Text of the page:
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Auto loan delinquencies decline due to increased consumer confidence

Jun 07, 2011 Brian Bradley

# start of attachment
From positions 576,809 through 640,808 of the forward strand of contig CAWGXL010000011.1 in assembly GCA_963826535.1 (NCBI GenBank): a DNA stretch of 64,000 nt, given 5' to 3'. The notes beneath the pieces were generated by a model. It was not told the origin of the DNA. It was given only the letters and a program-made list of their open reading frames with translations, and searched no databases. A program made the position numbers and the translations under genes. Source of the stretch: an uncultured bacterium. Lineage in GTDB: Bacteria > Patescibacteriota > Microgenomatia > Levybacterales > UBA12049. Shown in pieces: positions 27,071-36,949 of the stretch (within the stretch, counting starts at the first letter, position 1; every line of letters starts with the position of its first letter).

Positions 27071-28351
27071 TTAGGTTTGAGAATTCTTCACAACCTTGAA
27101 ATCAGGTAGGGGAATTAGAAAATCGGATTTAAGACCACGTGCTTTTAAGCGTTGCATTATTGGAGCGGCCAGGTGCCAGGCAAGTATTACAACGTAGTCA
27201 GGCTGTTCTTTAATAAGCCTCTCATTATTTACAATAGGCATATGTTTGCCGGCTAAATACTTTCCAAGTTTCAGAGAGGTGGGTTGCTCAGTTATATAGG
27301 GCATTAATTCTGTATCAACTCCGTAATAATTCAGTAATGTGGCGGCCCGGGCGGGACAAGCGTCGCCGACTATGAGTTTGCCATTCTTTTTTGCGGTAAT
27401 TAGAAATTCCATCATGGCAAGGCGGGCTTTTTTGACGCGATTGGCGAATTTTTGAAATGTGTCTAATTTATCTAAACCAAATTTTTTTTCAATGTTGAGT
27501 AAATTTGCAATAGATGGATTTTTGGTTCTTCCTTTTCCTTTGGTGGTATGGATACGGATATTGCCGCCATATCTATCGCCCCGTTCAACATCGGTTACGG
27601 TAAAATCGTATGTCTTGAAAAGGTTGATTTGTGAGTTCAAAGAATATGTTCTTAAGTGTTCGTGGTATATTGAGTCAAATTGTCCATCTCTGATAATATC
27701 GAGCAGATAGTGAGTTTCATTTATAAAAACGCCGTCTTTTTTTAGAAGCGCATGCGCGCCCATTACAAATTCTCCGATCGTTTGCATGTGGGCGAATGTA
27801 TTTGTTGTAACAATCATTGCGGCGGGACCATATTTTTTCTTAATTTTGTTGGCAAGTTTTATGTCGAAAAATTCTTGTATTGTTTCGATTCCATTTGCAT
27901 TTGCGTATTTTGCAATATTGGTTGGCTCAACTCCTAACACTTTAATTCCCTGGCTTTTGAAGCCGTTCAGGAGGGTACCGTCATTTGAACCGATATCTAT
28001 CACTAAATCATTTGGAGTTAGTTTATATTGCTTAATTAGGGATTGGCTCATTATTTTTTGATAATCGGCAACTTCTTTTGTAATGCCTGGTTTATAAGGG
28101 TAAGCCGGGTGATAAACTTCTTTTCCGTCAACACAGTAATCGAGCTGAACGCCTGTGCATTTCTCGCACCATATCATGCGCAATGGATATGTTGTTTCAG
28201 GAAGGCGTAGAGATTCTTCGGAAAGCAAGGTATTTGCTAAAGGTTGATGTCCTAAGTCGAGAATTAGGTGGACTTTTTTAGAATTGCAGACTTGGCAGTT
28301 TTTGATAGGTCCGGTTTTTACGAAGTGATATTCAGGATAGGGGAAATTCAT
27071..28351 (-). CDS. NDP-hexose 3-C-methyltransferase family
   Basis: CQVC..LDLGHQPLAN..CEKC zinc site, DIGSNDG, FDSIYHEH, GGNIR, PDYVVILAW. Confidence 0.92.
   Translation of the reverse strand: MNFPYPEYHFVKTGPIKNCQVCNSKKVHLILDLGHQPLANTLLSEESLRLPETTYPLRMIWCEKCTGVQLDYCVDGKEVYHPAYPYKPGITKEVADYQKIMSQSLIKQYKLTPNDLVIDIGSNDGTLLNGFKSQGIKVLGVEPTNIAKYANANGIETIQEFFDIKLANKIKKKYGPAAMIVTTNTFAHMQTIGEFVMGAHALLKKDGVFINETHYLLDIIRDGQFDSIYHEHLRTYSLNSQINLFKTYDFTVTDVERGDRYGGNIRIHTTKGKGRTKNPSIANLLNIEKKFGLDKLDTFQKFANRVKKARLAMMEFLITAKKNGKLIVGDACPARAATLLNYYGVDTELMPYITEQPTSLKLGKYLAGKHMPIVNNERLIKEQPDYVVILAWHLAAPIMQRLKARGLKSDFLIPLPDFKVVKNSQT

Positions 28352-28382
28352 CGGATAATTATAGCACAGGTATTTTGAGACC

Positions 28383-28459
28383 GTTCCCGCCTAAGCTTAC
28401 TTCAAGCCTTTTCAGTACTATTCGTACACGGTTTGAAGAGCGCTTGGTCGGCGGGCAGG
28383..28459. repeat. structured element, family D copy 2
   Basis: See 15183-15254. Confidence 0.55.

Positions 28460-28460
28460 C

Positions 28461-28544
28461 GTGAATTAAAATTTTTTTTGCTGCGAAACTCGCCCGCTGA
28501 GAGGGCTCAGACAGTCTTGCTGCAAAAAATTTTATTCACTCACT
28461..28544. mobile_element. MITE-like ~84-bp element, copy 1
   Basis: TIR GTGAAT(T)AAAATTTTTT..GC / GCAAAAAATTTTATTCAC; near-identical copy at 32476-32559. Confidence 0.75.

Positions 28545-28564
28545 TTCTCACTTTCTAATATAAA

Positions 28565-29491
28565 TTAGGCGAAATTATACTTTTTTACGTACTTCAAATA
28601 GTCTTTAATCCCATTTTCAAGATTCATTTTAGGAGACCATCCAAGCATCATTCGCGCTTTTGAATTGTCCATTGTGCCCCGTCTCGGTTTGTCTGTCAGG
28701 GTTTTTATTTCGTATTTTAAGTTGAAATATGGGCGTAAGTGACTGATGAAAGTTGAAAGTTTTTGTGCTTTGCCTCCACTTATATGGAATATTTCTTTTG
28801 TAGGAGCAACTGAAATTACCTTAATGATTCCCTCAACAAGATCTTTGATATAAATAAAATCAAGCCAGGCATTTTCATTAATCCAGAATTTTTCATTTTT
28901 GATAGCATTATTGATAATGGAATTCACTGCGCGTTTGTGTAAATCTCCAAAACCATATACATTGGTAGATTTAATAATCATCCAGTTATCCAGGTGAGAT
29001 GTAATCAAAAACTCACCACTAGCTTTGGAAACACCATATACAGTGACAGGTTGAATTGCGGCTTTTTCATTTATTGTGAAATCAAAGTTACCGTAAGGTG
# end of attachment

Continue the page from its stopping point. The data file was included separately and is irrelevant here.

As some consumers begin to climb out of debt following the recession, paying auto loans has become less of a burden. According to data from consumer credit reporting company TransUnion, 60-day auto loan delinquency rates recently hit their lowest levels since 1999, at 0.49 percent. The drop has been fueled by stronger consumer confidence combined with lower interest rates, which has made financing an automobile more feasible. "Continued improvement in auto delinquencies is a reflection of the stronger auto sales market," said Peter Turk, automotive vice president of TransUnion's financial services business unit. "As consumers' confidence in the economy improves, and with auto loan rates remaining at relatively low levels, more people are making auto purchases." The Honolulu Star-Advertiser reports that in Hawaii, auto loan delinquencies fell by 46 percent year-over-year in the first quarter of 2011, to 0.42 percent of total loans - seven points better than the national average. Nationally, auto loan delinquencies fell 17 percent during the same time period. However, Hawaii also had a large average automobile debt burden at $14,281 - second only to Washington, D.C., where the average is $16,268.